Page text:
The second quote helped me process the cringe-worthy one proceeding it. Bannon is mistaken. He sees the Church’s fight to protect immigrants, especially undocumented people, as a political and economic move and not one of doctrine. But here’s the thing, it is doctrinal. The Church’s teachings on immigration reform have been written in various encyclicals. Encyclicals are expressions of the Magisterium of the Church and are, therefore, doctrine. And not only is it doctrinal, it’s Biblical. Check out Jesus’ own words from the 25th chapter of the Gospel of St. Matthew:

31 “When the Son of Man comes in his glory, and all the angels with him, he will sit on his glorious throne. 32 All the nations will be gathered before him, and he will separate the people one from another as a shepherd separates the sheep from the goats. 33 He will put the sheep on his right and the goats on his left.

34 “Then the King will say to those on his right, ‘Come, you who are blessed by my Father; take your inheritance, the kingdom prepared for you since the creation of the world. 35 For I was hungry and you gave me something to eat, I was thirsty and you gave me something to drink, I was a stranger and you invited me in, 36 I needed clothes and you clothed me, I was sick and you looked after me, I was in prison and you came to visit me.’

37 “Then the righteous will answer him, ‘Lord, when did we see you hungry and feed you, or thirsty and give you something to drink?38 When did we see you a stranger and invite you in, or needing clothes and clothe you? 39 When did we see you sick or in prison and go to visit you?’

40 “The King will reply, ‘Truly I tell you, whatever you did for one of the least of these brothers and sisters of mine, you did for me.’

41 “Then he will say to those on his left, ‘Depart from me, you who are cursed, into the eternal fire prepared for the devil and his angels. 42 For I was hungry and you gave me nothing to eat, I was thirsty and you gave me nothing to drink, 43 I was a stranger and you did not invite me in, I needed clothes and you did not clothe me, I was sick and in prison and you did not look after me.’

44 “They also will answer, ‘Lord, when did we see you hungry or thirsty or a stranger or needing clothes or sick or in prison, and did not help you?’

45 “He will reply, ‘Truly I tell you, whatever you did not do for one of the least of these, you did not do for me.’

46 “Then they will go away to eternal punishment, but the righteous to eternal life.”

Caring for those less fortunate than us is central to the Catholic faith, and is at the root of Christian teaching.

I realized then that this isn’t the real problem that Mr. Bannon, perhaps unknowingly, was calling to light.  It’s that we pick and chose who matters.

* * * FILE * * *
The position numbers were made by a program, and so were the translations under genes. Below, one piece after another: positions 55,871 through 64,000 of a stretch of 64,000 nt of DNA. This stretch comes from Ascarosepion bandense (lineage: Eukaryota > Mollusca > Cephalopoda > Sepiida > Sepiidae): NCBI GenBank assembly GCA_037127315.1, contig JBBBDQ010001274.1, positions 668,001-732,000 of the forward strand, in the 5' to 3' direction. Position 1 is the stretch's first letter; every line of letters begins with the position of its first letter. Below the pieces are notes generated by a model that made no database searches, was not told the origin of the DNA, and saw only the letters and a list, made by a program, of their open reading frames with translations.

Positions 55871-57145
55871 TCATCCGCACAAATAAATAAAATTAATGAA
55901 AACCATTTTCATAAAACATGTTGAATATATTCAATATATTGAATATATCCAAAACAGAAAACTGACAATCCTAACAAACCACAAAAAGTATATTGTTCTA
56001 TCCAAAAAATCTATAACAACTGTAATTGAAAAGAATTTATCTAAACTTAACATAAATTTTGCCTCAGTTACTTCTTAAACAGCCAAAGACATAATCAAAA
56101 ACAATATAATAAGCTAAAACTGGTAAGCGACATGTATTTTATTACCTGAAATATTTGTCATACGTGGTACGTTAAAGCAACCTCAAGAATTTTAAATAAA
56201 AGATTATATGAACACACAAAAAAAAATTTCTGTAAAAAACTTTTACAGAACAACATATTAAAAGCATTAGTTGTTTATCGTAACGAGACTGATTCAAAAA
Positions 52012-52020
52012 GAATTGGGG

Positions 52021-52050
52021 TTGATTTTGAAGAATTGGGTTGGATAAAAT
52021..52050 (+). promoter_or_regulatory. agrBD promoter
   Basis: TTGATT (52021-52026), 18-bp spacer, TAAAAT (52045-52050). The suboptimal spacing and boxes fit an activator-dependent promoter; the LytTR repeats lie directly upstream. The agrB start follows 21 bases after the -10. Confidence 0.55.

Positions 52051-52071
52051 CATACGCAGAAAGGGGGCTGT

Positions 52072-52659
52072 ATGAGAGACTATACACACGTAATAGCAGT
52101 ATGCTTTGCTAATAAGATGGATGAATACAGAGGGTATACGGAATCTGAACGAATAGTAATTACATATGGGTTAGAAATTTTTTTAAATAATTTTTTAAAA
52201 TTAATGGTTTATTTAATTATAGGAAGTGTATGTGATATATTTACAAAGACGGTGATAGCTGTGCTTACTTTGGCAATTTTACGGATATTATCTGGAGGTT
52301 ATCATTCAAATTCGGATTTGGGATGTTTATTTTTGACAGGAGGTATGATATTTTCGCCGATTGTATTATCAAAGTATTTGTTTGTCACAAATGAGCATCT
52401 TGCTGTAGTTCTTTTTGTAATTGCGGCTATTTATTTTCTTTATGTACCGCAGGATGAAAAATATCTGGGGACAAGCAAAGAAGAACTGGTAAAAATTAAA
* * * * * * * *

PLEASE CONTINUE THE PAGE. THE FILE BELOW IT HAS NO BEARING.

While I was in undergrad, my priest at the nearby parish gave many a homilies condemning so called “Cafeteria Catholicism”. He said that as Catholics, we cannot pick and chose what teachings to follow and what doctrines to believe. That’s living faith on the easy road- and it bears no good fruit. Our faith should constantly challenge us. Our faith is radical.

Mr. Bannon was wrong about the Church’s moral obligation to protect undocumented people and fight for immigration reform. But he was right about one thing; the Church picks which battles to fight based on economic and political interest, just as we often do in our own personal practices.

Just as the Church calls for us to uphold dogmatic and doctrinal teachings, we must call on the Church to do the same. We see the removal of humanity from LGBTQ people, women, the poor, the refugee, and many marginalized and ostracized groups. The Church’s relationship with these communities is a rocky one. While the Church is quicker to protect the unborn, the poor, and the immigrant it is not as quick to recognize that within these groups are people that are outwardly condemned by the Church. We like to think of the Church as prolife, but does the Church kneel to help LGBTQ people who have been thrown out by their families? Does the Church kneel to help a child who, for years, was abused by a clerical leader? Does the Church take responsibility for its own shortcomings and faults?

Let us seize this opportunity to stand with our immigrant siblings and recognize that by doing so we stand with people of all races, religions, genders, orientations, and expressions. Instead of focusing on what divides us, let us see our diversity come together in the unification of all people through Christ Jesus, who erases our barriers (including gender and national boarder) and makes us one (Galatians 3:28). We are a complex and diverse peoples, but are we all people. Just as the Trinity is complex and diverse, but is still One God.

The Church teaches that all humans are deserving of basic rights and dignity, and that in Christ we are all one; children of the Father. There is no gentile nor Jew. No man nor woman. There is but one in Christ Jesus. It’s time we call on our bishops to uphold that.

ab imo pectore,